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Isaiah 7:14b reads:

הִנֵּ֣ה הָעַלְמָ֗ה הָרָה֙ וְיֹלֶ֣דֶת בֵּ֔ן וְקָרָ֥את שְׁמֹ֖ו עִמָּ֥נוּ אֵֽל׃

This is often translated similarly to the ESV:

Behold, the virgin shall conceive and bear a son, and shall call his name Immanuel.

In this translation, the subject of "call" appears to be hāʿalmâ (ESV, "the virgin”), which would normally reflect a 3rd person feminine singular inflection of the Hebrew verb. However, the finite verb וְקָרָ֥את (wəqārāt̲, and she will call | and you (fem) will call) appears to be a 2nd person feminine singular. The English translation is also not adequately explained by the LXX which uses a second person singular verb, καλέσεις.

The NET is the only major translation I see that uses a second person verb, "You, young woman, will name him…" Their notes explain:

The verb is normally taken as an archaic third feminine singular form here, and translated, “she will call.” However the form (קָרָאת, qara’t) is more naturally understood as second feminine singular, in which case the words would be addressed to the young woman mentioned just before this.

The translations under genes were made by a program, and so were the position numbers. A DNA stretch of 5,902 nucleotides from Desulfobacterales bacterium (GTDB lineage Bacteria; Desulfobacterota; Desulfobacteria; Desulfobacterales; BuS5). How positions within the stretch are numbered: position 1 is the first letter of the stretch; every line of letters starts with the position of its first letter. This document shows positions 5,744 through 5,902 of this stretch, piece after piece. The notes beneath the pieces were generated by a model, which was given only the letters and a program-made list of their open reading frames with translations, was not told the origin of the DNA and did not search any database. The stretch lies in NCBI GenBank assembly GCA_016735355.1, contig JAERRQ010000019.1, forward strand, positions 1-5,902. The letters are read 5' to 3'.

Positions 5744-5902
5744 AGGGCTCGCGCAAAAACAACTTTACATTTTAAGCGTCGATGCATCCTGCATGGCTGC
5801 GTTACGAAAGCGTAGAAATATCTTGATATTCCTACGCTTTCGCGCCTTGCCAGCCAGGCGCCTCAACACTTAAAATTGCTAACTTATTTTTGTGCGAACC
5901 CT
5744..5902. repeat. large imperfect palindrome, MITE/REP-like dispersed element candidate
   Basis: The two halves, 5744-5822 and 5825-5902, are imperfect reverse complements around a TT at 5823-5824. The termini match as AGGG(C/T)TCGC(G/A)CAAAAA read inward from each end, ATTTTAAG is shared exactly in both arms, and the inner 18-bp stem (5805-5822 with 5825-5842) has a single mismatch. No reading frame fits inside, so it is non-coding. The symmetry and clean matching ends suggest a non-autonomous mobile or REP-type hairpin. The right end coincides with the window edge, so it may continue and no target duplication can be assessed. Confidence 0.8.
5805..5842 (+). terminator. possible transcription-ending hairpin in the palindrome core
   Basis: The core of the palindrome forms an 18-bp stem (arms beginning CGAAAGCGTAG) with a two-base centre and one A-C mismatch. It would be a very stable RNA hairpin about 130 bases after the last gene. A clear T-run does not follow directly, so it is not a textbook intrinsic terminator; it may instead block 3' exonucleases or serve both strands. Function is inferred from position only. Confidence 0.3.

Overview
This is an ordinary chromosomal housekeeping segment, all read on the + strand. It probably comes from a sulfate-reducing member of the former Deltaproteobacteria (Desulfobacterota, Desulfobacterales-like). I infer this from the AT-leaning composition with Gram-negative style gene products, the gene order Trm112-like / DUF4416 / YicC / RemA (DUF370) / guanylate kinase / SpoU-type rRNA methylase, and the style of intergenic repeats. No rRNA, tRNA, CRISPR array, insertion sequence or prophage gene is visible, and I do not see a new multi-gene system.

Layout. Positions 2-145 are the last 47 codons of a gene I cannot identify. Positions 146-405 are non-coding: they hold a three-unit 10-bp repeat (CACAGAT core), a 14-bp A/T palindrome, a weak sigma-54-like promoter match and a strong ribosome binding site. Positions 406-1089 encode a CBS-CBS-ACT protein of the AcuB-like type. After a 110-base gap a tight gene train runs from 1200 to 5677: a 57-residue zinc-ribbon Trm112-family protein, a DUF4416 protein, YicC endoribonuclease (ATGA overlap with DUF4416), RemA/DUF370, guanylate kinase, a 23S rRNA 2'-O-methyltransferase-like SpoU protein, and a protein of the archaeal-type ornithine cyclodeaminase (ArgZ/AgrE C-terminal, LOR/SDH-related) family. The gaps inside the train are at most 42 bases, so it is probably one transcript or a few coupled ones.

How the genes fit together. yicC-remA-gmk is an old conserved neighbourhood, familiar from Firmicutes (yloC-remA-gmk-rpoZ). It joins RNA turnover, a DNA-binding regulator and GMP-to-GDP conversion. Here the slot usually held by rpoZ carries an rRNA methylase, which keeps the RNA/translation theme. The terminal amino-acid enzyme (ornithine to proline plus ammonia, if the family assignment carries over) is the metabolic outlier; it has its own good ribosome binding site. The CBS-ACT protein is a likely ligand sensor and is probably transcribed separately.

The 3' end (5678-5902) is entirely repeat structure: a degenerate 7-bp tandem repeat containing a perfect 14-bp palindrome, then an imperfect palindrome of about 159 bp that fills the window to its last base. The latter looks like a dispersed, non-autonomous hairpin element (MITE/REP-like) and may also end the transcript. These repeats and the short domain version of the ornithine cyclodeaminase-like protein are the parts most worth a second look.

They go on to illustrate how every other instance of קָרָא (qārāʾ, “to call”) uses the normal inflections for the second and third person feminine singular verbs. (There are two instances of the unusual קָרָאת (qārāt̲) as a third feminine singular, but these are actually a different, homonymous verb.) The NET translation identifies the second person referent by using a demonstrative "this young woman" for hāʿalmâ earlier in the verse.

This makes a lot of sense to me because it’s a verb form I recognize. However, it’s not the decision made by most translators. It seems like there must be some compelling reason that other translations have decided otherwise. What is the reason?